Let’s start with the good: the animation itself is excellent for a series that’s nearly a decade old, which one would expect with Studio Deen. It’s a little bright and cartoony in comparison to other works such as Hell Girl or Vampire Knight, almost as though Studio Deen were producing a typical American Saturday morning cartoon, yet even so the quality is apparent. The opening theme is great, and while the closing theme suffers from some shaky vocals, it’s still quite catchy. The idea of the story is an interesting blend of culture: Norse gods solving occult crimes in modern-day Japan makes for some amusing scenes. However (and here we get to the bad) the story overall never really took off. It was a series of similar plotlines, and even when new gods were introduced they were just blended into the background of another form episode the next time. The second half of the series was better than the first in that we finally had some established conflict within the plot, but it was still never riveting entertainment due to reliance on the same old story patterns. In that regard, Loki’s weapon transformation scene was never outrageously cool to begin with, and after seeing it in nearly every single episode I couldn’t help but roll my eyes. It became stale and predictable, which is a shame given that the subject matter had such potential.

Yamino silently wills Mayura to stab herself in the eye as the audience cheers uproariously.

I could have better dealt with the formulaic episodes if the characters had been well-developed and interesting, but they weren’t. Loki as a child was bland and aloof in a partial-tsundere way and only became interesting when he transformed back into his original form. Those episodes were my favourites, but they were far and few between. Yamino had two episodes of not being the cheerful manservant and was otherwise relegated to only having the quirk of overspending on home shopping to make him lovable. Mayura was, for lack of a better term, a complete idiot and did nothing but detract from the show. Even her shrill voice was annoying. The other gods each had their own eccentricity such as Thor’s obsession with part-time jobs, Freyr’s obsession with cheap food, and Freyja’s obsession with, well, Loki. However, there was little else to each character other than her or his one definable trait, hence they were impossible to connect with, which kept me as a viewer from getting truly engrossed in the story.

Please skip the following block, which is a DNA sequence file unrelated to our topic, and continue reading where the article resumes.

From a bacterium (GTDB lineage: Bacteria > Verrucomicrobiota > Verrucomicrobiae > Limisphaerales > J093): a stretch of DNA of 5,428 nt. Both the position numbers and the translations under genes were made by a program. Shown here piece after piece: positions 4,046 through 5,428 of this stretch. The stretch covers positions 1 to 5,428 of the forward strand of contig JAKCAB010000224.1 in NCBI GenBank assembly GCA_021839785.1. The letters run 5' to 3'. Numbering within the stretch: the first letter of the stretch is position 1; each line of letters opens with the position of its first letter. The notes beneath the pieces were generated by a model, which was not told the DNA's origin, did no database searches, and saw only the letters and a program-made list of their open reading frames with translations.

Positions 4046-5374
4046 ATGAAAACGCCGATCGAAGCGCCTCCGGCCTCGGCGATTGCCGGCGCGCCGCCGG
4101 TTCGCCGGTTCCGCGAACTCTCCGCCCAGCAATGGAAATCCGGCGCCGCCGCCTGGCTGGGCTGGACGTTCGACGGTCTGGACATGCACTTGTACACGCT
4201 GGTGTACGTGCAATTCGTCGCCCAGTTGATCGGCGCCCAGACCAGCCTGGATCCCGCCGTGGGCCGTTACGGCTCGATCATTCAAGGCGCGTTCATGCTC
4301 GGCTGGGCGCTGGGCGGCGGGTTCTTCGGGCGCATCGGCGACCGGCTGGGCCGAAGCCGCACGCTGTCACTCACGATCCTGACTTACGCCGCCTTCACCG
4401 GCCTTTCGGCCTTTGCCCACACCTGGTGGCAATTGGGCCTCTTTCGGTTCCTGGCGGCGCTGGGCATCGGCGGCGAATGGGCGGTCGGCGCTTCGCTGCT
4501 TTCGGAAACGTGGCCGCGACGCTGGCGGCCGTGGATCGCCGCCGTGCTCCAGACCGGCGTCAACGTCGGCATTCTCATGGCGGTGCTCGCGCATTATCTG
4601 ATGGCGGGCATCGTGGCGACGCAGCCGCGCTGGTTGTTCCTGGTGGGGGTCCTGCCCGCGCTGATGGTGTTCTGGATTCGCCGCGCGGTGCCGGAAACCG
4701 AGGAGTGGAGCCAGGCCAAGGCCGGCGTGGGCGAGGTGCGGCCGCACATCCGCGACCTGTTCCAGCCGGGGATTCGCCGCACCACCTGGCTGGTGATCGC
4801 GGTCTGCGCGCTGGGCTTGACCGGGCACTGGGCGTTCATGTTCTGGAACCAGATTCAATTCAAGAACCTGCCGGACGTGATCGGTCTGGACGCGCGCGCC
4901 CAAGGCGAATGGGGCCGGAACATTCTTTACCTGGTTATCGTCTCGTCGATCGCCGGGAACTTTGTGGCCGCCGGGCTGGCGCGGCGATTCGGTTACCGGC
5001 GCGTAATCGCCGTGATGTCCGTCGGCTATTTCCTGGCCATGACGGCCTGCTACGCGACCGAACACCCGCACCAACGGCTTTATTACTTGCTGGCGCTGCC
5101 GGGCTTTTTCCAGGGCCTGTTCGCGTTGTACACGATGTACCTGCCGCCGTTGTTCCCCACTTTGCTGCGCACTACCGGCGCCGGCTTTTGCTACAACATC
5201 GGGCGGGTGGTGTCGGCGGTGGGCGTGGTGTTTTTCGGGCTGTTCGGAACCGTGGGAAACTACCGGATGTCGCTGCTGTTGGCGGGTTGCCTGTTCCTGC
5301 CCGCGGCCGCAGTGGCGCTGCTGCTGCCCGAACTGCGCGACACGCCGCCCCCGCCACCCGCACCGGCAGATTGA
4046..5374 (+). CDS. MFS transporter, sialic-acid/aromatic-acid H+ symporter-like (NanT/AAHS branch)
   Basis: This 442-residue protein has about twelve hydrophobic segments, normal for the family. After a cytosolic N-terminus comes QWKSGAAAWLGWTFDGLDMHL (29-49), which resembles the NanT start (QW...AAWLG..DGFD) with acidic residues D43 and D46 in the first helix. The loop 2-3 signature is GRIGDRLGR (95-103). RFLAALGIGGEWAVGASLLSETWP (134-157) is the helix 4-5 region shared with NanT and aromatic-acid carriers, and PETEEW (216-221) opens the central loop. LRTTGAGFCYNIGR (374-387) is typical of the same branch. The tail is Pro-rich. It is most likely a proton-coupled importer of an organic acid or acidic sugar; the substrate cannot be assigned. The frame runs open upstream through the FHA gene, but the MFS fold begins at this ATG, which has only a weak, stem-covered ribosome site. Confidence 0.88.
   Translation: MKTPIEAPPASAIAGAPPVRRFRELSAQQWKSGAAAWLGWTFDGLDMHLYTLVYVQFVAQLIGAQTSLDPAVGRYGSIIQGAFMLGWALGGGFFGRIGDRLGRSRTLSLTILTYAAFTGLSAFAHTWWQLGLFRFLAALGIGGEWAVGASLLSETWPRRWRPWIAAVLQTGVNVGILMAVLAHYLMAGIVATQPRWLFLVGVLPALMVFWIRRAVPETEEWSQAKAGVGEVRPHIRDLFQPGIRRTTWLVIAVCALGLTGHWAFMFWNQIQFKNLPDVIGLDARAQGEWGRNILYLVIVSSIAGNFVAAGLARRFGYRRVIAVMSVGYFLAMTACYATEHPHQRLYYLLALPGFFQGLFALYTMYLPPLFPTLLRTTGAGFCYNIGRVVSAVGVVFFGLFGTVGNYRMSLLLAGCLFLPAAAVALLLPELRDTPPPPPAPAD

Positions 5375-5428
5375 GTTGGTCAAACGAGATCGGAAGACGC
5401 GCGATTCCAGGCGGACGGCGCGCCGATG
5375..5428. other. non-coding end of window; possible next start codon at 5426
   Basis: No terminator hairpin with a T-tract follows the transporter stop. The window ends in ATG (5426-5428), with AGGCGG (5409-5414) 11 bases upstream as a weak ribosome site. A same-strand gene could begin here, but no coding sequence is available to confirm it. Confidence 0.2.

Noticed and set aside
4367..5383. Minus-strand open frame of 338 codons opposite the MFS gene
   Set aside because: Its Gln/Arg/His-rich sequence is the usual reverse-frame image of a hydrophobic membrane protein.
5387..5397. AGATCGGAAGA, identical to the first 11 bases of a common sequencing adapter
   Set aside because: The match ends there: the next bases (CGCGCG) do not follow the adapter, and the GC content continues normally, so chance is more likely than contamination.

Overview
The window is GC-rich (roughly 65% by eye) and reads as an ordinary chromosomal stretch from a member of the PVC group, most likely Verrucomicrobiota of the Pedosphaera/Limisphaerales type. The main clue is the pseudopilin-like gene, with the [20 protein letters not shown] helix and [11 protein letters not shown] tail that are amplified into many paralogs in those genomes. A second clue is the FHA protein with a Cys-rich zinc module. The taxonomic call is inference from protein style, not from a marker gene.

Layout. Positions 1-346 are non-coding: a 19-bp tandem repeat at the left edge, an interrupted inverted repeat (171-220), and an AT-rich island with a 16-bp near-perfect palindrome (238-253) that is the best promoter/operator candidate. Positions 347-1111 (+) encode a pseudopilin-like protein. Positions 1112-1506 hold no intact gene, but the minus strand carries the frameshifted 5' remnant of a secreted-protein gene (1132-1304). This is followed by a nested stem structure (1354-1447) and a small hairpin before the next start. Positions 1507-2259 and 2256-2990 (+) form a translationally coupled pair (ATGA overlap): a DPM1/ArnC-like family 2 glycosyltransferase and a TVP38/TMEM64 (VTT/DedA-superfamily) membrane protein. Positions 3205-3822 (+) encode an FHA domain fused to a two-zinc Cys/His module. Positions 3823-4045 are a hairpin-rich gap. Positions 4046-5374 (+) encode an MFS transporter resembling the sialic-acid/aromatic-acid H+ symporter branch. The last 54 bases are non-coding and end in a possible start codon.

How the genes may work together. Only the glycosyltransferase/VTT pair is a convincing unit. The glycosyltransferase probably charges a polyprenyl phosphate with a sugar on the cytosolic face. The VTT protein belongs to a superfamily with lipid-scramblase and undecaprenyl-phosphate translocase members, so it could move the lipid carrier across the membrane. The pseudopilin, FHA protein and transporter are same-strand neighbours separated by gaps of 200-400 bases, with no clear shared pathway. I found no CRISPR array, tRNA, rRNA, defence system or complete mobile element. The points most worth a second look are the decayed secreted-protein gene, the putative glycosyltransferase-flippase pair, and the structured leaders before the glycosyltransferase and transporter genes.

Loki’s true form. “Better luck next time, lol!”

As a fan of Norse mythology and paranormal anime I was really looking forward to this series, but it never blossomed into the dark, rich tale that I was hoping for. That’s not to say that there’s no merit here: it’s a unique depiction of Loki, to be sure. He’s certainly much more accessible (and even sort of lovable) compared to other portrayals of the god of mischief found in stories such as Neil Gaiman’s Sandman, Marvel’s Thor, or even the original Norse mythology. According to good ol’ Wikipedia the manga is much darker than the anime, which leads me to believe that perhaps the manga is better, or at least that it lives up to the tempting potential displayed in the gothic opening credits of the anime. Even so, something kept me watching week after week. Admittedly I’m harsher when reviewing a series that I’m really looking forward to since it’s easier to be pleasantly surprised when your expectations are low. Mine were rather high for this one, but had I gone in blind (or just not raised my expectations based on the references to Norse mythology in the title) I might have written a glowing review of a relatively light, enjoyable fantasy anime. Even though Mythical Detective Loki Ragnarok didn’t quite deliver on its promise of dark intrigue and ancient godly battles, it’s still worth watching, especially if you adore the Norse gods like I do.

Rating: ★★★ Check it out for the fleeting mythological references, stay for the dreamy glimpses of adult Loki.

First Impressions: The Rose Of Versailles

Is she woman or man?

Would a rose raised as a thorn

still smell as sweet?